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   ARTEMAS G. McINTYRE, born in Brookfield, N. Y., July 2, 1845, son of William Harrison and Jerusha (Welsh) McIntyre. The great-grandfather of the subject of this sketch, like many of the pioneers of this county, was a New England man. He came from Rhode Island to the State of New York, making the journey, as they did, with an ox-team, over the roughest kind of roads, often having no guide but the marked trees, and enduring toils and privations difficult for their descendants to realize in these days of luxurious plenty. He purchased a tract of timber land, erected his log house, and made a clearing for his farm.
   The grandfather of Mr. McIntyre was born on this farm, and in this sparsely settled country had very little, if any, educational advantages, and few boyish sports to enliven the monotony of the wilderness. But, in spite of all difficulties, he obtained an education far superior to that of most people in those days. His daily toil on the farm, and his hunt for game with his trusty rifle, constituted the duties of his earlier life. The grandfather and great-grandfather were practising lawyers in the town of Brookfield, N. Y., and were able and prominent in their profession. William McIntyre, the father of Artemas, was educated in the district schools, which by this time had been established, and were excellent of their kind. He also assisted in the work of the farm. At an early age he had prospered so well as to be able to buy the farm on which our subject now resides. To his wife and himself were born six children; namely, Almon H., Alonzo, Artemas, Adeline, Ellen, and Jeanette.
   Artemas spent his youthful days alternating between the district schools and the farm work. The major portion of his schooling consisted in the few weeks of winter; but he managed to make a good foundation, which he has since improved by judicious reading. In his vigorous manhood, at the age of twenty-nine, he married Miss Esther Talbot; and they are blessed with two children,--Emeline and Adeline. Mrs. McIntyre was born in Edmeston, Otsego County, N.Y., and there received her education in the public schools, besides being trained at home by her excellent mother in the cares and duties of the household. Her people were originally from Connecticut, and have mainly been engaged in agricultural pursuits.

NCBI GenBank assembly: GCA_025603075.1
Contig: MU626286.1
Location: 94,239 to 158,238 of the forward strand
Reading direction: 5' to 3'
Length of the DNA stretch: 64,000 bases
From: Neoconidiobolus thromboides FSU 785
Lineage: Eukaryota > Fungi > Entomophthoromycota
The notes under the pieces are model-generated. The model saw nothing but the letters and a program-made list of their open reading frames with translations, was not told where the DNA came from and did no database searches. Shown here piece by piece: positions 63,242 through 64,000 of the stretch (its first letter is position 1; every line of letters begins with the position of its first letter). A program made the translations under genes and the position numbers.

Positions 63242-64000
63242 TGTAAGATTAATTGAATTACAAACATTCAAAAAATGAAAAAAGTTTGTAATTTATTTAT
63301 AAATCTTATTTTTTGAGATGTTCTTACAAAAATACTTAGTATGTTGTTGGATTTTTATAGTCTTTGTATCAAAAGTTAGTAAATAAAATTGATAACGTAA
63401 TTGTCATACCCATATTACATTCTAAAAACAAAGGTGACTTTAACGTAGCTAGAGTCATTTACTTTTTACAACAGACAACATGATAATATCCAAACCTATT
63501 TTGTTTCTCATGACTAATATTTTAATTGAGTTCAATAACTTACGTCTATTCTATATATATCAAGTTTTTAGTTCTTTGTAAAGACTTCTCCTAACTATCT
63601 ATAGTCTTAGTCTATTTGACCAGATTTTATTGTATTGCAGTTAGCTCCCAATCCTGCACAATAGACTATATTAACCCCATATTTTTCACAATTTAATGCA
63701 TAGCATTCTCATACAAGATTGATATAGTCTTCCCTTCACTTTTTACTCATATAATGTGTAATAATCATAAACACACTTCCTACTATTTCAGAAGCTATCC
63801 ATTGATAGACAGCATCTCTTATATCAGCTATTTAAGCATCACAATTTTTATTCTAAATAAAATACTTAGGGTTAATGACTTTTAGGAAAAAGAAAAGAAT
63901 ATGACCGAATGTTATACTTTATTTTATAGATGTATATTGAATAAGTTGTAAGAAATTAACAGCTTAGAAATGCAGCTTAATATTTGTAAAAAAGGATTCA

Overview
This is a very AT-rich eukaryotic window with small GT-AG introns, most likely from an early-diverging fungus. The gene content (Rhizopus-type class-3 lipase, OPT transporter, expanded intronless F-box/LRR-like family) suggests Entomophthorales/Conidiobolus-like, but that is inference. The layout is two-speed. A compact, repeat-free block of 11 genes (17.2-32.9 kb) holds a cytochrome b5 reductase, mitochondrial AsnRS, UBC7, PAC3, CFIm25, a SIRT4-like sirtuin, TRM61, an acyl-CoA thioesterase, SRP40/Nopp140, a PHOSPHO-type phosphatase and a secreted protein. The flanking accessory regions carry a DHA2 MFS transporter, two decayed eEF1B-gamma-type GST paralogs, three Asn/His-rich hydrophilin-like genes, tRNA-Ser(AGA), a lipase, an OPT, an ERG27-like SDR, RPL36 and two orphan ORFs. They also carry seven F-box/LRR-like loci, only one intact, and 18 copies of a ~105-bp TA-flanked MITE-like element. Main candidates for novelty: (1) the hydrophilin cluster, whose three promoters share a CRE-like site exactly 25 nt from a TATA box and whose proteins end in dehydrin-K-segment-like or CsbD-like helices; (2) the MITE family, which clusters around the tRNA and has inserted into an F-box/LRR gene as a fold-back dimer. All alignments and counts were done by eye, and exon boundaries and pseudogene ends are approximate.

Since Mr. McIntyre took possession of his present farm he has greatly improved the land. His home is a neat and substantial dwelling with attractive surroundings. He naturally takes great pride in his farm, which has long been owned by the McIntyre family. We find throughout his career that he has strictly attended to his own affairs, and has never evinced any burning desire to be an office-holder. He does his duty at the polls as a man and citizen, and in his invariable vote for the Republican party shows his preference for its principles. Both Mr. and Mrs. McIntyre are of the Methodist faith, and no good work of the church fails to receive their aid and encouragement.
   The charming family of Mr. McIntyre are remarkable for their intelligence. The youngest daughter, though but fourteen years of age, stands among the foremost in her classes, and in business matters has a keenness of perception far beyond her years. In historical matters, and also in genealogy, she takes an absorbing interest, and with her parents is justly proud of her honorable ancestry.

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